IRVING, Texas – The Dallas Cowboys have brought back a player that seemingly had a good training camp but has been on the street for the entire season.
Cornerback Sterling Moore rejoins the Dallas Cowboys this week and will likely play against the Raiders Thursday. Once again, Morris Claiborne has a hamstring injury and is expected to miss the Thanksgiving Day game.
To make room for Moore, the Cowboys have released tight end Andre Smith, who has been inactive eight of 11 games this year.
Claiborne had missed two straight games with a hamstring injury he sustained against the Lions on Oct. 27. He returned against the Giants and technically started the game as the Cowboys opened up in nickel. He played the first half but the injury occurred in the third quarter and he did not return.
The Dallas Cowboys continued with Orlando Scandrick shadowing Victor Cruz all over the field, and B.W. Webb played on the outside, opposite of Brandon Carr.
Moore, who joined the Dallas Cowboys last season off the New England Patriots practice squad, was cut just before the start of the regular season when the team trimmed the roster down to 53 players.
Since Moore was not practice-squad eligible, the Cowboys kept Micah Pellerin on the squad and eventually called him up to the roster two weeks ago. Pellerin was waived Thursday to make room for linebacker Orie Lemon.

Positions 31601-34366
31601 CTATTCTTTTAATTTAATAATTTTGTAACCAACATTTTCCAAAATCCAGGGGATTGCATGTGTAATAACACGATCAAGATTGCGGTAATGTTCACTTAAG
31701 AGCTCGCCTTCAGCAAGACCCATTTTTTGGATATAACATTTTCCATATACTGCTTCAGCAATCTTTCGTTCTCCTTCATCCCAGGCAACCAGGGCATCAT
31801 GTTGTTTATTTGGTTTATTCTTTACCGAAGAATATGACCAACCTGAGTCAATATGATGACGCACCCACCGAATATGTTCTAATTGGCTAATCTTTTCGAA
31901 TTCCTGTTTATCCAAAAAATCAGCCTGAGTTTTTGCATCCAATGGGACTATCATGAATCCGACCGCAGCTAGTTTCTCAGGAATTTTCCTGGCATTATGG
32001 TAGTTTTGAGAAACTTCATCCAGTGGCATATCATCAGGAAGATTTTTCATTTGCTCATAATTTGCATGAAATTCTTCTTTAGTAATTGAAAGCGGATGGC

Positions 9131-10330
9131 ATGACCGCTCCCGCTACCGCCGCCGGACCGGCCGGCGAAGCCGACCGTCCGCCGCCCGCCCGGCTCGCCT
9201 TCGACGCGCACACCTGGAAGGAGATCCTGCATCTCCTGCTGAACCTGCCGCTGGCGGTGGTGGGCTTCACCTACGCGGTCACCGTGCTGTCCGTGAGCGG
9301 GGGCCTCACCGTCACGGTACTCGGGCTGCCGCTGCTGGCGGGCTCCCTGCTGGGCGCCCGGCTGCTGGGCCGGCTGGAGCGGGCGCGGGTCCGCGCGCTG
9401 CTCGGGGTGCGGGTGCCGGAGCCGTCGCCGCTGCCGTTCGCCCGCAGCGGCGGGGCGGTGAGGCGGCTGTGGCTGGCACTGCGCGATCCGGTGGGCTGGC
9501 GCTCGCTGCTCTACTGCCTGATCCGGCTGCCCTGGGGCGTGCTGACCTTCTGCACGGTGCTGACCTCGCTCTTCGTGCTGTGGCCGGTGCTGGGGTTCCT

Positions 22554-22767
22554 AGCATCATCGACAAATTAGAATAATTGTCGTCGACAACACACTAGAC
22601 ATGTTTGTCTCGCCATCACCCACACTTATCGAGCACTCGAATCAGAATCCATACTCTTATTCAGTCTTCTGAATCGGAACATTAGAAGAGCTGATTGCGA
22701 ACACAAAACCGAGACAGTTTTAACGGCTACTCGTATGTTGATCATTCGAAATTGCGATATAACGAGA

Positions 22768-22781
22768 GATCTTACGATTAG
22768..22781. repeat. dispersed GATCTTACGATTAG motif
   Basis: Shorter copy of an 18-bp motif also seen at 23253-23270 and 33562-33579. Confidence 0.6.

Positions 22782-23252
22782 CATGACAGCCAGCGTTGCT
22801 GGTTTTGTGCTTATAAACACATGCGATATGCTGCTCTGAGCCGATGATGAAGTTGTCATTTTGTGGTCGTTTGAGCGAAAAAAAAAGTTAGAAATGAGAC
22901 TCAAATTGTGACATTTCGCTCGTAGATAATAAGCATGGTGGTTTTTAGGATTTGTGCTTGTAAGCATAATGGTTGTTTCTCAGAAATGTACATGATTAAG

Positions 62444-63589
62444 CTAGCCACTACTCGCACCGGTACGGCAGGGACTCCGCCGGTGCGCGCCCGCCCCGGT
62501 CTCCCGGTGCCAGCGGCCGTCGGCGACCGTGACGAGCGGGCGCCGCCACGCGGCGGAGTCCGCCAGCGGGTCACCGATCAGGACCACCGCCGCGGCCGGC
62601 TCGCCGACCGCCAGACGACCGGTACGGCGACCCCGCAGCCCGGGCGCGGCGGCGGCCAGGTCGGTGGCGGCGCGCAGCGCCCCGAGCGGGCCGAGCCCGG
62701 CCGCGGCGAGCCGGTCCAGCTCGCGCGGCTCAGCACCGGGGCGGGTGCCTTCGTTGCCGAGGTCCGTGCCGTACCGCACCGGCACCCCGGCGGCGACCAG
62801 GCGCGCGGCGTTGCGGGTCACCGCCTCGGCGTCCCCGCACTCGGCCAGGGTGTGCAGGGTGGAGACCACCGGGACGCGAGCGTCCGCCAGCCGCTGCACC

Moore was among the Cowboys’ final cuts on Aug. 31 when they made the somewhat surprising decision to go with only four cornerbacks on the 53-man roster. Moore is not a stranger to having to play on a quick turnaround for the Cowboys. Last year he officially had one day of practice before playing against the Philadelphia Eagles on Dec. 2 after he was signed off the New England Patriots’ practice squad.
He finished with six tackles and two pass breakups in six games.
Tight end Andre Smith could return to the practice squad if he clears waivers.
The Dallas Cowboys had hoped cornerback Micah Pellerin would clear waivers last week, but he was claimed by the Tennessee Titans. If Pellerin had returned to the practice squad, the Cowboys would have called him up to the active roster for the second time this season.
Without Claiborne, the Cowboys could use rookie B.W. Webb outside and keep Orlando Scandrick in the slot when they play their nickel defense.
The Cowboys have picked 20th overall four different times in club history, getting Marcus Spears in 2005, Ebenezer Ekuban in 1999, Billy Joe DuPree in 1973 and Dennis Homan in 1968.